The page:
Last Thursday night Miss Fish, Mr. Wehrle and myself presented to all middle school parents about digital citizenship, 21st century learners and what is happening in the middle school classroom to address the needs of the students. I was very excited to presenting to the parents as I can really show them how important ICT is in their child’s curriculum. Here is what I presented, it may not make much sense as the presentation is mostly verbal, with a little bit of visual reinforcement. I.e. The slideshow. I modified the original to add a little bit more about what I said, so here it is:
I really appreciate the time that was given to me by all of those that came along, it’s great to see parents so involved in their daughters education. Below are some more sources and further readings.
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Amanda Lenhart (2010). Teens, Cell Phones and Texting: Text Messaging Becomes Centerpiece Communication. Retrieved from www.pewresearch.org/pubs/1572/teens-cell-phones-text-messages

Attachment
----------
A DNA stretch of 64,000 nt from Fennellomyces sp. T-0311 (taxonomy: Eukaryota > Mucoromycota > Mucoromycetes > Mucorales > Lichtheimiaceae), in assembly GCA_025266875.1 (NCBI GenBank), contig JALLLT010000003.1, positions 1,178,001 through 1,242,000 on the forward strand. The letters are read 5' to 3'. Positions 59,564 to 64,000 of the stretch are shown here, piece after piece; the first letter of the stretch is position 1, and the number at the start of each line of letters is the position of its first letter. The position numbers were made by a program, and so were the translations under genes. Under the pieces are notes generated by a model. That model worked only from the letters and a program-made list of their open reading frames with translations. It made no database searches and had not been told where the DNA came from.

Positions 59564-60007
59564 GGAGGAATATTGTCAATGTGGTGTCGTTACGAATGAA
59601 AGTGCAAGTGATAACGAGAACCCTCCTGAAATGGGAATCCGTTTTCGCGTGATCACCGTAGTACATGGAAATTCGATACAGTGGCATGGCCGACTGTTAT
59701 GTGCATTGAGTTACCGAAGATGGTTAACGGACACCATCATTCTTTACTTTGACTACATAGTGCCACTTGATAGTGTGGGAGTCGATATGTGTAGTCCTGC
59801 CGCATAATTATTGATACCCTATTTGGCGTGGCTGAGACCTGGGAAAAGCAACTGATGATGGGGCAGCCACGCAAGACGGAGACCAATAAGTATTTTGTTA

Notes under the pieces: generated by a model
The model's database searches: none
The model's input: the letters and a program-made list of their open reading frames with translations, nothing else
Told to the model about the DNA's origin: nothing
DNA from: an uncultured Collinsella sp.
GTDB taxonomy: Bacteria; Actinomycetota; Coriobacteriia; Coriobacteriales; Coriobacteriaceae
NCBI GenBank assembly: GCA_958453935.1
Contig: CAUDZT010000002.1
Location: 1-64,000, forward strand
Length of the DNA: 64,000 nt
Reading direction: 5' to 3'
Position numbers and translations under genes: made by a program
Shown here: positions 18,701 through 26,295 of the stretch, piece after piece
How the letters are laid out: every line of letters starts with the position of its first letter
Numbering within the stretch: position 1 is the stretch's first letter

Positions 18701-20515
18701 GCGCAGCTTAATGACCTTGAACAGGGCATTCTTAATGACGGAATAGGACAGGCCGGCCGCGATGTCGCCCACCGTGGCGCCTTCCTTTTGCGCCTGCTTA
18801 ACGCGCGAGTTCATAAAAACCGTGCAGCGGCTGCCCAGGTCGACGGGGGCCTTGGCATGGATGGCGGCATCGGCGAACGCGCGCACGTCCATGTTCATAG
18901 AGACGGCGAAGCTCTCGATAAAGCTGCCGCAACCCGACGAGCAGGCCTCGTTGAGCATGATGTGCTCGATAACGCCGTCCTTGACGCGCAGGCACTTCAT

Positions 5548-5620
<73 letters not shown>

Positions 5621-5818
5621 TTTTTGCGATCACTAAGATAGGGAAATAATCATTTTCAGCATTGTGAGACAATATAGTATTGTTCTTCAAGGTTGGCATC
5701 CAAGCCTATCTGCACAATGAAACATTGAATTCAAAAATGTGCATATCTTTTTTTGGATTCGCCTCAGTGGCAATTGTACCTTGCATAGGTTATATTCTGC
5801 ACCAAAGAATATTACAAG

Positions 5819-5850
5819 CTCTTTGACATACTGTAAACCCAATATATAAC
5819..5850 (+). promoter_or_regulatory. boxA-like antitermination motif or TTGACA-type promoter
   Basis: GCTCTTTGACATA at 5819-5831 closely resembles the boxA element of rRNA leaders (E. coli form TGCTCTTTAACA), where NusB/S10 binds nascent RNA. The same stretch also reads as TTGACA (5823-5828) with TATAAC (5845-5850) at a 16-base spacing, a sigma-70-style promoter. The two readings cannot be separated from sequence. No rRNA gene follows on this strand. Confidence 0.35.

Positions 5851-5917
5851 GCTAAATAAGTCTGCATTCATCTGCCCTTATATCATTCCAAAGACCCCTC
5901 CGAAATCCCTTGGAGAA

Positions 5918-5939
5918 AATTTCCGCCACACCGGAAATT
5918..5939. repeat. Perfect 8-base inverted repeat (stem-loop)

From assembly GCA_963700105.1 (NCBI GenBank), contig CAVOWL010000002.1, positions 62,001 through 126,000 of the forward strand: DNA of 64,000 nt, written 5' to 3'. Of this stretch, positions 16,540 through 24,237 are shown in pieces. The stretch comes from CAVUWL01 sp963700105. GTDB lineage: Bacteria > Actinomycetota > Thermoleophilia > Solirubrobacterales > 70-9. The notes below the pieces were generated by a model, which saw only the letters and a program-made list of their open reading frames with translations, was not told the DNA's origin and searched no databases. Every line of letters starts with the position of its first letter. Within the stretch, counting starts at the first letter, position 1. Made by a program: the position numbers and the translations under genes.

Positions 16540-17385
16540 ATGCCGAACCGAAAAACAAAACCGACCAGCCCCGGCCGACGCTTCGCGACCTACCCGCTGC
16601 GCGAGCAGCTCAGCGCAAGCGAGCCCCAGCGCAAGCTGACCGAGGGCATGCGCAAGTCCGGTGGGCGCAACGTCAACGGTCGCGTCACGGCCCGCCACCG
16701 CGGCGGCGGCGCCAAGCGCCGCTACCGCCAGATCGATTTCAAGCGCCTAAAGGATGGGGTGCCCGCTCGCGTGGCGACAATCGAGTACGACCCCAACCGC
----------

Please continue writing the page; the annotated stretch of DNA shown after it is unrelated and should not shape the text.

Consumer Reports (2011). Five million Facebook users are 10 or younger. Retrieved from www.news.consumerreports.org/electronics/2011/05/five-million-facebook-users-are-10-or-younger.html
Canadian Centre for Child Protection Inc. (2007). Kids in the know. Retrieved from www.kidsintheknow.ca
Ribble, M.S., Bailey, G.D., & Ross, T.W. (2004). Digital citizenship: addressing appropriate technology behaviour.Learning & Leading With Technology, 32(1).
21st Century Education System Task Force. (2008). Maximizing the impact: the pivotal role of technology in a 21st century education system. Retrieved from www.iste.org
The Parntership for 21st Century Skills. (2009). The mile guide: Milestones fro improving learning & education. Retrieved from www.21stcenturyskills.org
Perschbach, Jane W., Ph.D. (2006). Blogging: An inquiry into the efficacy of a Web-based technology for student reflection in community college computer science programs. DAI-A 67/01, Jul 2006.
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For teens, the future is mobile
Youtube Tip – Detecting lies and staying true
Youtube Tip – Steering clear of cyber tricks
Digital Life: Our Kids’ Connected Culture (advice for parents)
Rules of the Road for Parents in a Digital Age